Get a Birds-Eye View of NASA’s Mars 2020 Rover Landing Zone

Get a Birds-Eye View of NASA’s Mars 2020 Rover Landing Zone

NASA’s next Mars rover doesn’t have a name yet, but it does have a landing zone. You can take a closer look at the Mars 2020 rover’s home-to-be in a new video assembled from the latest NASA orbital imagery. Get ready to take a trip across Jezero Crater, an ancient lakebed on the red planet.

It would be nice if NASA could load each rover with a dozen instrument suites to analyze every aspect of a planet, but the agency has to prioritize its payloads carefully. Curiosity, which landed in Gale Crater back in 2012, carries instruments aimed mainly at analyzing Mars’ climate and geology. That hasn’t stopped it from learning some things about the potential for ancient life on Mars, but the 2020 rover will be better suited for that kind of science.

In the video below, you can get a nice little tour of Jezero Crater in the in the Syrtis Major quadrangle of Mars. It’s about 30 miles (49 kilometers) in diameter. It’s not this location’s history as an impact crater that makes it particularly appealing — NASA wants to land there because it became a lake after that. The body of water in Jezero Crater was about the size of Lake Tahoe on Earth, so there’s potential evidence of life in the now-dead lakebed.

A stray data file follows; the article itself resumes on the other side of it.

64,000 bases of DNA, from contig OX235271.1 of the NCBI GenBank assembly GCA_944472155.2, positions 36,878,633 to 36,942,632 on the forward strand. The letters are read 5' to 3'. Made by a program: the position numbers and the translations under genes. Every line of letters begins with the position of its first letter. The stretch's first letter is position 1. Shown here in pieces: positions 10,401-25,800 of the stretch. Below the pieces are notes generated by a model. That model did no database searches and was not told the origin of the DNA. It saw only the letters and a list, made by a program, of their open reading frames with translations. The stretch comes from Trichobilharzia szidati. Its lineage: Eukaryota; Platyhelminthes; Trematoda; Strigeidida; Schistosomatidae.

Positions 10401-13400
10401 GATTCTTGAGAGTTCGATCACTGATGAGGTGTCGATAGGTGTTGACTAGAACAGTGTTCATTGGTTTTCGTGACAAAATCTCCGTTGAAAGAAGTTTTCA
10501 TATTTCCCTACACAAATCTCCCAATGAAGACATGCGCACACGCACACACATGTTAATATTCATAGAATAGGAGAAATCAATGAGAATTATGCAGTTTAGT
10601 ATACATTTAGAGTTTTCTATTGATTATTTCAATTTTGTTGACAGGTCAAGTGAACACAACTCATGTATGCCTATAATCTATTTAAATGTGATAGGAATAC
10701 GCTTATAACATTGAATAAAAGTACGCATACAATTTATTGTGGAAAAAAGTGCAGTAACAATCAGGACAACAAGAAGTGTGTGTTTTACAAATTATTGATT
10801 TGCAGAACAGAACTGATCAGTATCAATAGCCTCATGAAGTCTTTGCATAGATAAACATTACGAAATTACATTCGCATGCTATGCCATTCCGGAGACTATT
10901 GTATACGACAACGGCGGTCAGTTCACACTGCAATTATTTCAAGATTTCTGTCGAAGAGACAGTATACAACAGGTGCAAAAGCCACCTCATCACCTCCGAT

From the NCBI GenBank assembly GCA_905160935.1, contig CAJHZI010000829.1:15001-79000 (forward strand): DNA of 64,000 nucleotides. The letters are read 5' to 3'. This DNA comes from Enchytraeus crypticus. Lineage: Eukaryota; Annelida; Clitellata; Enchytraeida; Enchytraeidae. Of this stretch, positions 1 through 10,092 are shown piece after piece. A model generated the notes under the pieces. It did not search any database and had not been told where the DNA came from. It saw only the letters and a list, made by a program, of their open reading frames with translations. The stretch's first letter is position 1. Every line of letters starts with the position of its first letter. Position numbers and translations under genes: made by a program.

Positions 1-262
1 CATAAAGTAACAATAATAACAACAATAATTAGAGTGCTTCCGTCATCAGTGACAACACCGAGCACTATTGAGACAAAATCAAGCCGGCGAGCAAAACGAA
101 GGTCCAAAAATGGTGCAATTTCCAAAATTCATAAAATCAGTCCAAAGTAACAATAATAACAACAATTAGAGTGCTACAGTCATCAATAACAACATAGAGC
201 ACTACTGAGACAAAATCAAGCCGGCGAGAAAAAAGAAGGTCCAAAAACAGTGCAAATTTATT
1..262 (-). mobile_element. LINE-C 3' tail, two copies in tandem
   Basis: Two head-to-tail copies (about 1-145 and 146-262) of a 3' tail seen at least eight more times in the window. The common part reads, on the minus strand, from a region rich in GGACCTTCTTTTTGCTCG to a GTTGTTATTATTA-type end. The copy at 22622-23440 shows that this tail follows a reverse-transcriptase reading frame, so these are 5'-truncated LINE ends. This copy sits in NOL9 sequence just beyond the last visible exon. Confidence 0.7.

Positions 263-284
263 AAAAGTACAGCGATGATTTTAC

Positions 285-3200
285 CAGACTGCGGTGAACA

The video shows Mars 2020’s approximate landing zone near the middle of the crater. NASA plans to travel up the slope to the rim of Jezero, scanning the soil along the way. The rover’s “SuperCam” will pack two lasers and four spectrometers that can detect biological molecules on the surface and samples extracted by the robot’s core drill.

The 2020 rover will spend its first two years exploring the crater and the delta region where sediment was deposited in the lake by an ancient river. If life existed in Jezero Crater, there’s a good chance some sign of it will remain in the rocks. After that, Mars 2020 will get to the crater rim (and lake shoreline) where ejected material from the original impact landed. That material would have been hot after the impact, which could have caused short-lived hot springs that left mineral deposits with signs of ancient life.

NASA currently plans to launch the Mars rover on July 17, 2020. It should get to Mars in February of the following year. NASA should also announce the name of the rover sometime next year, so we can finally stop calling it “Mars 2020.”

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